Readers recall that I carried a guest post from Dr. Roy Spencer on what he learned from analysing the CRUTem3 data: Spencer shows compelling evidence of UHI in CRUTem3 data.
Now he has turned his attention to what I consider a better data set – the ISH data set, and comparing it to CRUTemp3 the results are surprising.
The impact of making regional — rather than whole U.S. — population adjustments on the U.S. average temperature variations results in only a slight increase in the resulting temperature trend I posted yesterday, which is still well below that computed from the CRUTem3 dataset (click for high res. version):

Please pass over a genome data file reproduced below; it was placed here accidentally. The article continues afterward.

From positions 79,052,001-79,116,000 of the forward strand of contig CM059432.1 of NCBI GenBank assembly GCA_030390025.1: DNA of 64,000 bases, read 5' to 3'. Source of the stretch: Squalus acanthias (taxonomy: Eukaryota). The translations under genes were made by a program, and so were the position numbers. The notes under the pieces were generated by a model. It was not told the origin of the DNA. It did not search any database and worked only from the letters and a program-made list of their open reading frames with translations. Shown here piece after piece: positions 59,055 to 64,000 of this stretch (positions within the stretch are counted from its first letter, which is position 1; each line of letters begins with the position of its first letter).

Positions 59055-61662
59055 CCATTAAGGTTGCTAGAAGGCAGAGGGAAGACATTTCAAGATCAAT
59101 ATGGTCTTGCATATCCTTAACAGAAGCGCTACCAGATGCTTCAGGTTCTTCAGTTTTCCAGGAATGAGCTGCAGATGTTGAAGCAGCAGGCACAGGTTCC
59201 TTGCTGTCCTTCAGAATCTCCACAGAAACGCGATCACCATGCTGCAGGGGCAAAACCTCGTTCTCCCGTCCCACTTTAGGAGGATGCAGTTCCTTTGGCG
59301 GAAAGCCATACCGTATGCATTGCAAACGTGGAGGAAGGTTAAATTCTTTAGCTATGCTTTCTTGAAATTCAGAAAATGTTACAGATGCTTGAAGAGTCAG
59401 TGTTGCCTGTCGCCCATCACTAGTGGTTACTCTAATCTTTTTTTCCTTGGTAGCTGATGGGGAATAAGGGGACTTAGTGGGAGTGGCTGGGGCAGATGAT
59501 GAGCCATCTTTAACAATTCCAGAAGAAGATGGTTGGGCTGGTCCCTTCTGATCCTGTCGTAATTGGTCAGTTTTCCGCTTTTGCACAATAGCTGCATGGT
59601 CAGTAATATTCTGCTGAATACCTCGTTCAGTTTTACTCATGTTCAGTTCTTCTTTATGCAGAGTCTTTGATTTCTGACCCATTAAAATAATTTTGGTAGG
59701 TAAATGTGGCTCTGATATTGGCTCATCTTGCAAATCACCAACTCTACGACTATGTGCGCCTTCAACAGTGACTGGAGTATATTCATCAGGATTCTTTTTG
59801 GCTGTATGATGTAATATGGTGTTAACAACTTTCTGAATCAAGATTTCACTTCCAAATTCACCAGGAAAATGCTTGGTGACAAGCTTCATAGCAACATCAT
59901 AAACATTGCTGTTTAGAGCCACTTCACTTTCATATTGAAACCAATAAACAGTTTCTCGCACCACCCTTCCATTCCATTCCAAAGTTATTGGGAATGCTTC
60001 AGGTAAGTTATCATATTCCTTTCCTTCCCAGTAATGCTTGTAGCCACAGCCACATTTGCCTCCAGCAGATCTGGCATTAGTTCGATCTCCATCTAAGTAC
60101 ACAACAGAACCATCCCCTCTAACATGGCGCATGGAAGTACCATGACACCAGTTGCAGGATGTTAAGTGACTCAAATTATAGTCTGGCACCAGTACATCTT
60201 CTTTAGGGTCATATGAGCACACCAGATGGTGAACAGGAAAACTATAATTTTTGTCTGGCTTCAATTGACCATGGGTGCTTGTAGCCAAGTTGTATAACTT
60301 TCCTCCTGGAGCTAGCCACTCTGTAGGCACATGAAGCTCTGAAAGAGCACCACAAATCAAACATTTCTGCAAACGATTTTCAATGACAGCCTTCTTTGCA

Here are the population-adjusted temperature variations for the 3 northern U.S. sectors, with just the trailing 12-month averages plotted to reduce the messiness:
…and here are the 3 southern U.S. sectors:
The bottom line is that there is still clear evidence of an urban heat island effect on temperature trends in the U.S. surface station network. Now, I should point out that most of these are not co-op stations, but National Weather Service and FAA stations. How these results might compare to the GHCN network of stations used by NOAA for climate monitoring over the U.SA., I have no idea at this point.
Also, I need to clear up a misconception…the adjustments I perform do not remove the trends in the data. They remove only the component of the trend which is due to population density, using the regression coefficient alone (not the regression constant). There are no adjustments in January 1973 (the beginning of my data record), and then the adjustments increase linearly with time.